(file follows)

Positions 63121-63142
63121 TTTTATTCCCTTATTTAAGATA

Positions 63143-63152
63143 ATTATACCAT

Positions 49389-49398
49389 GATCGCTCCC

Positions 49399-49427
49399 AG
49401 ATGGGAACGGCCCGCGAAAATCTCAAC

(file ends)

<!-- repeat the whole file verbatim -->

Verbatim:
Positions 63121-63142
63121 TTTTATTCCCTTATTTAAGATA

Positions 63143-63152
63143 ATTATACCAT

Positions 49389-49398
49389 GATCGCTCCC

Positions 49399-49427
49399 AG
49401 ATGGGAACGGCCCGCGAAAATCTCAAC